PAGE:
Russian pilgrims mark 100th anniversary of czar’s execution
MOSCOW (AP) — Thousands of Russian pilgrims have walked in a procession marking the 100th anniversary of the execution of Czar Nicholas II and his family.
Russia’s last czar, his wife and five children were executed by Bolshevik soldiers in the city of Yekaterinburg 18 months after Nicholas abdicated in the February 1917 revolution. They had been moved from detention in St. Petersburg and then in Siberia as the Russian Civil War raged.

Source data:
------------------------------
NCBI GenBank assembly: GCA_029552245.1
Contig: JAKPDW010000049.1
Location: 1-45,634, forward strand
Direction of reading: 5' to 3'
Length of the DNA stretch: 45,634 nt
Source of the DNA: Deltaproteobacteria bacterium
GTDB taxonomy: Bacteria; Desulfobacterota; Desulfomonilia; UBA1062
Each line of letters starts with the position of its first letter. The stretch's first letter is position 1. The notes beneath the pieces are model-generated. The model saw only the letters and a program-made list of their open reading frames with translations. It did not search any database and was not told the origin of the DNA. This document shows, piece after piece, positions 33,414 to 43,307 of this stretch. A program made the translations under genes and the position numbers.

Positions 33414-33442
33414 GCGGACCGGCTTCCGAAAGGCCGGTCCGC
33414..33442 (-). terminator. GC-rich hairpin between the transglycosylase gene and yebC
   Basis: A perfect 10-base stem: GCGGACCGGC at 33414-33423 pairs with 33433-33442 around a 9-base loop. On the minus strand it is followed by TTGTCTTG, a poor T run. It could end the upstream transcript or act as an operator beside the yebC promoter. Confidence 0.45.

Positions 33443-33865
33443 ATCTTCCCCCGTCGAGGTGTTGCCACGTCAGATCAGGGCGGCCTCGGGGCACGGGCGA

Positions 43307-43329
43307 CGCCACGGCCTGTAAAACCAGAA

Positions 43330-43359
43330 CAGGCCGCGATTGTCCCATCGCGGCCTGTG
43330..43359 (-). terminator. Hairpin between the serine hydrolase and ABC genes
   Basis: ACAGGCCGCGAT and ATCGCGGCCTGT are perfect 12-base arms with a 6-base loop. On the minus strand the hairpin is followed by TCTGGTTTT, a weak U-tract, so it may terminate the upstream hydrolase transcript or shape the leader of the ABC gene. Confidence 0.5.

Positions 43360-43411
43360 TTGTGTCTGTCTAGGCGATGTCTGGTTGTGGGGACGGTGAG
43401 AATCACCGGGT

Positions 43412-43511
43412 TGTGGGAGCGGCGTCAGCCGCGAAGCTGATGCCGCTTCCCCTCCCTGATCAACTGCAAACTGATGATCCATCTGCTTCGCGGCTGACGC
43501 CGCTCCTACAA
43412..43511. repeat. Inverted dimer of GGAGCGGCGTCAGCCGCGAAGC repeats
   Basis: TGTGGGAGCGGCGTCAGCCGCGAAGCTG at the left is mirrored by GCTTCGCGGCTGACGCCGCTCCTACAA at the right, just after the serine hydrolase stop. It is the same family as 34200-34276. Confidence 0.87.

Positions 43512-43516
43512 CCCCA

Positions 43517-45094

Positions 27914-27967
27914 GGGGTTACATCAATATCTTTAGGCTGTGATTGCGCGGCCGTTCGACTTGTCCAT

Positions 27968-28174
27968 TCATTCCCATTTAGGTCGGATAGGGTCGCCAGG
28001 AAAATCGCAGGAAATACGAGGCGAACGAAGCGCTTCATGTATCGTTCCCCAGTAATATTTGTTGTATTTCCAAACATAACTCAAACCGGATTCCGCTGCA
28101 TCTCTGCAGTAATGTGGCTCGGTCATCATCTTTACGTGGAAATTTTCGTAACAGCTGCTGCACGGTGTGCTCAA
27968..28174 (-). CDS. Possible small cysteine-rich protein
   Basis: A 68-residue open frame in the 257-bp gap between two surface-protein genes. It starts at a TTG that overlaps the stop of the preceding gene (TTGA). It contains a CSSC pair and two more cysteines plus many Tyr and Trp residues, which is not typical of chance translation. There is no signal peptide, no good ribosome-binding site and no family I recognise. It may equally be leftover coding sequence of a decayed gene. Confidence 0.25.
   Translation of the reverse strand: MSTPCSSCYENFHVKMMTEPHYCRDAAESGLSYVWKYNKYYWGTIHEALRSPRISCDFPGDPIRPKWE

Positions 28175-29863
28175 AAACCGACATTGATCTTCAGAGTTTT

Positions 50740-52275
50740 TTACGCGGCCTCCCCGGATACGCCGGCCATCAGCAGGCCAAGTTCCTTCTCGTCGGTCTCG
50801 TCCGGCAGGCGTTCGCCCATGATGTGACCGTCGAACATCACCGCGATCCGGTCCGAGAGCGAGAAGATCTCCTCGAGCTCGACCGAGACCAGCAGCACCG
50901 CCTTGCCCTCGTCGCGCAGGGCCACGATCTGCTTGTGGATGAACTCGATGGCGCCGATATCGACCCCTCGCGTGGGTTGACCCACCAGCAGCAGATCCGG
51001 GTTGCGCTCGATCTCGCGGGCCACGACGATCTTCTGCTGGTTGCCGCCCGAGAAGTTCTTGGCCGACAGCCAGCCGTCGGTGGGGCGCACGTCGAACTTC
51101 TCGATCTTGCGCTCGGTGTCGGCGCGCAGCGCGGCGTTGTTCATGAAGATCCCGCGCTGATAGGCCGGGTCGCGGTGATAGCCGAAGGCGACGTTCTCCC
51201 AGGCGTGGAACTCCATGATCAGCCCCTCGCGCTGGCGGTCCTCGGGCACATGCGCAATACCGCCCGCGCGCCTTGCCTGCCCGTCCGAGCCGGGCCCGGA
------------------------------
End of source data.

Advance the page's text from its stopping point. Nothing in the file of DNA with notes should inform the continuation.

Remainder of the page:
The procession started out late Monday from the Church on the Blood, which was built on the site of the execution, and ended Tuesday at the site where the bodies were dumped 21 kilometers (13 miles) away.
The procession was led by Patriarch Kirill, head of the Russian Orthodox Church, which has canonized the czar and his family as martyrs. Kirill then led a religious service Tuesday where the bodies were dumped.
Nicholas ruled Russia from 1894 until his ouster in March 1917. The remains of Nicholas and his family were reburied in St. Petersburg in 1998.